Northern Ireland news

Writer returns to Crumlin Road cell for book launch

Derry writer, Tony Doherty signs copies of his new book in the Crumlin Road prison cell where much of the action is set.
Seamus McKinney

DERRY writer Tony Doherty made a poignant return to the Crumlin Road prison cell which formed the backdrop of the final instalment of his three-part memoir for the official launch of the book.

“The Skelper and Me: A Memoir of Making History in Derry” was launched at the doors of Cell 5, C Wing where much of the book’s action rolled out in 1981.

The book covers Doherty’s time in prison after he was sentenced for IRA activity. It follows the earlier publications covering his life through the killing of his father, Patrick on Bloody Sunday. It also follows Doherty’s involvement in the campaign which eventually led to the establishment of the new Saville Inquiry.

Now chairman of the Bloody Sunday Trust, Doherty admitted last Friday’s launch felt surreal as it was only the second time he had been in the cell since his release.

“It felt weird to be back in the place out of which for me there was no escape. It is hard to believe when you first get into prison that you cannot leave without someone else’s permission; I know that might sound a bit daft,” he said.

The Derry writer said he was also bemused to discover that the reality of his life in 1981 had become a tourist attraction and a destination for foreign visitors as C Wing has been restored as part of the tour of Crumlin Road prison.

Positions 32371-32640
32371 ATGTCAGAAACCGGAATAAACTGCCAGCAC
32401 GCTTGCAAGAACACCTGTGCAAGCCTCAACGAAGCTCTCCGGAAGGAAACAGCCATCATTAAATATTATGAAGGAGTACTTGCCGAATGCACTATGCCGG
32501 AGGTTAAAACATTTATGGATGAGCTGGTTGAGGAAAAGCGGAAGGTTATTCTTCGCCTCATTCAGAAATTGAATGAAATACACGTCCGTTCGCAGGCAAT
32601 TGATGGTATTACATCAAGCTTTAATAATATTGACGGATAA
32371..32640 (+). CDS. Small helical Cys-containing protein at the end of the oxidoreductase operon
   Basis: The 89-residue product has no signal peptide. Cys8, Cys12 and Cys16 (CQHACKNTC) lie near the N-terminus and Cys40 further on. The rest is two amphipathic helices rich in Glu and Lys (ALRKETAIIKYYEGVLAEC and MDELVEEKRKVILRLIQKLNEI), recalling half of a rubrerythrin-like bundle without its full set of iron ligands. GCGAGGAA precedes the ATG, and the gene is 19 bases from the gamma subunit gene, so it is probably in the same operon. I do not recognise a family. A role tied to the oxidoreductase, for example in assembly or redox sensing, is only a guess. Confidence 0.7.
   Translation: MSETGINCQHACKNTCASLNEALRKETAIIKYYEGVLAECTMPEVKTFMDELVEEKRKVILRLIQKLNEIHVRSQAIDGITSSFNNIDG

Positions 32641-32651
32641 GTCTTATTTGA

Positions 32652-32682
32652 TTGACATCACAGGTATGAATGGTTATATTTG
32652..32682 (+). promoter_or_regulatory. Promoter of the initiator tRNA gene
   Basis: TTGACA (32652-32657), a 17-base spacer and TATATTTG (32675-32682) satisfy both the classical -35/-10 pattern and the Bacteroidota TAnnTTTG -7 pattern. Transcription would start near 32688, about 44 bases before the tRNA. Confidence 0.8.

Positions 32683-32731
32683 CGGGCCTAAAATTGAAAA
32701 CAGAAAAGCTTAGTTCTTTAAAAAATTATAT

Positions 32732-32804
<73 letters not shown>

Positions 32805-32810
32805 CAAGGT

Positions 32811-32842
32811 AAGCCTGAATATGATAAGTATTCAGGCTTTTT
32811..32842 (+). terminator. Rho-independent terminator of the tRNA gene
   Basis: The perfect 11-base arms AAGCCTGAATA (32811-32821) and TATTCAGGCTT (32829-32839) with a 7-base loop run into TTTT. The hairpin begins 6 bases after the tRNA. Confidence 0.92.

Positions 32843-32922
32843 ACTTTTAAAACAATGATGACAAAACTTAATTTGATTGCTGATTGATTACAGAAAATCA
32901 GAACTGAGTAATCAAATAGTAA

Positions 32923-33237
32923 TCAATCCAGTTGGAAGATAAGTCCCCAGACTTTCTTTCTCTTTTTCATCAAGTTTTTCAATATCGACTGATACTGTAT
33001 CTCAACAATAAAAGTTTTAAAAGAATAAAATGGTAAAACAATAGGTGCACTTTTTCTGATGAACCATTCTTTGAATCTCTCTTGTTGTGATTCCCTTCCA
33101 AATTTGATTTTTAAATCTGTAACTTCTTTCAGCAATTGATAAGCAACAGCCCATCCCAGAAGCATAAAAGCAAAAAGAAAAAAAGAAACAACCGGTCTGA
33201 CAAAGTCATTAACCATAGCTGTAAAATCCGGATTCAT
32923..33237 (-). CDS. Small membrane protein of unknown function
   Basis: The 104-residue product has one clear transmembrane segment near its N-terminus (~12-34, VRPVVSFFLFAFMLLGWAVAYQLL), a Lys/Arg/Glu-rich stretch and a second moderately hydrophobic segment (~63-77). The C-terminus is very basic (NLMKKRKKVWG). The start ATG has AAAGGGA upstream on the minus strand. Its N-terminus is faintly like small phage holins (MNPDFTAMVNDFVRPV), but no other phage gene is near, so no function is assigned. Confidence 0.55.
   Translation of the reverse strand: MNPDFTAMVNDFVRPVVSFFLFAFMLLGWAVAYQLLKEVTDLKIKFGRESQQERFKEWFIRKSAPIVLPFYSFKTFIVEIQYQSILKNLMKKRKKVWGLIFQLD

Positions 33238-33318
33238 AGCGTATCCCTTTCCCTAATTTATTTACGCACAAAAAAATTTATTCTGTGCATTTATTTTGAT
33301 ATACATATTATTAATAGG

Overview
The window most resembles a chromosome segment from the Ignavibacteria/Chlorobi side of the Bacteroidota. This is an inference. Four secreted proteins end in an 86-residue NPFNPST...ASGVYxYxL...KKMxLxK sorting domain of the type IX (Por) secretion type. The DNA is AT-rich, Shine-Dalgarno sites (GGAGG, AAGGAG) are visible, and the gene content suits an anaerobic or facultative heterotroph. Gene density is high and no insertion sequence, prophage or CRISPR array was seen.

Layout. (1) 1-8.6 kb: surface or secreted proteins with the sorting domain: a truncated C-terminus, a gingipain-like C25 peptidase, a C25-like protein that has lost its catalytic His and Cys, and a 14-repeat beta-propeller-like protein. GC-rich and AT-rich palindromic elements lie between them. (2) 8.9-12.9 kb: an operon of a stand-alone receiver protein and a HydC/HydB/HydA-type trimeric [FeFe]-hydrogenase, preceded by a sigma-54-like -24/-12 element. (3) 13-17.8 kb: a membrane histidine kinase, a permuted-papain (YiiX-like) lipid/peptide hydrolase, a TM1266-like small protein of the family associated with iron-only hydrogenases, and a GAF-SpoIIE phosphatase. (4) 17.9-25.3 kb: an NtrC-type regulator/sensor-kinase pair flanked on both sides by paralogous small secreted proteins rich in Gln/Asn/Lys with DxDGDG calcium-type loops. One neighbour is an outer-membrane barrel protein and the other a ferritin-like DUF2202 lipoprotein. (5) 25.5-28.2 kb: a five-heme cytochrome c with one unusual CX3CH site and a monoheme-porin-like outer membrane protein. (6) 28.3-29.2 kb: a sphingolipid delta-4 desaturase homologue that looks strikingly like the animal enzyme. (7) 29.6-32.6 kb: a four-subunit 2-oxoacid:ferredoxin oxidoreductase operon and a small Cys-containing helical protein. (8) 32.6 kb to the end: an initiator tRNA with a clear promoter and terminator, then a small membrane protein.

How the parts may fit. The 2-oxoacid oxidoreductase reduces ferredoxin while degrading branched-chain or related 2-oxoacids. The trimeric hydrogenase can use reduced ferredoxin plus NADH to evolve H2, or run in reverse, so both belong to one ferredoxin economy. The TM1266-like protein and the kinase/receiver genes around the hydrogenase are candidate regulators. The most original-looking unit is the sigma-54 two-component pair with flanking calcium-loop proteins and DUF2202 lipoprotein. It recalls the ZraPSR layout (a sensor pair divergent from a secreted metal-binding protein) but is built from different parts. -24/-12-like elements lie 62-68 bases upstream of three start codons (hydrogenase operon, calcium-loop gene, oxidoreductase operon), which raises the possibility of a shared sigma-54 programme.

In “The Skelper,” Doherty recalls meeting his cellmate, Anto (not his real name) on his arrival in Cell 5 on March 1, 1981, the day Bobby Sands started his hunger strike in the Maze Prison.

“Anto showed me the ropes. It was like an apprenticeship; he explained what was going on and what was coming in the first day, the first week, the first month. I found out too that Anto had worked with my da up to 1972 at Du Pont (in Derry).”

Doherty told a number of former Crumlin Road Prison inmates and others that he had felt an obligation to his father to write the book.

“It was a labour of love. In essence the book is about the relationship between the son and the father. I felt privileged to be able to write about him and to take his case and lay it before the world,” he said.

The launch was chaired by Sinn Féin MLA Conor Murphy.

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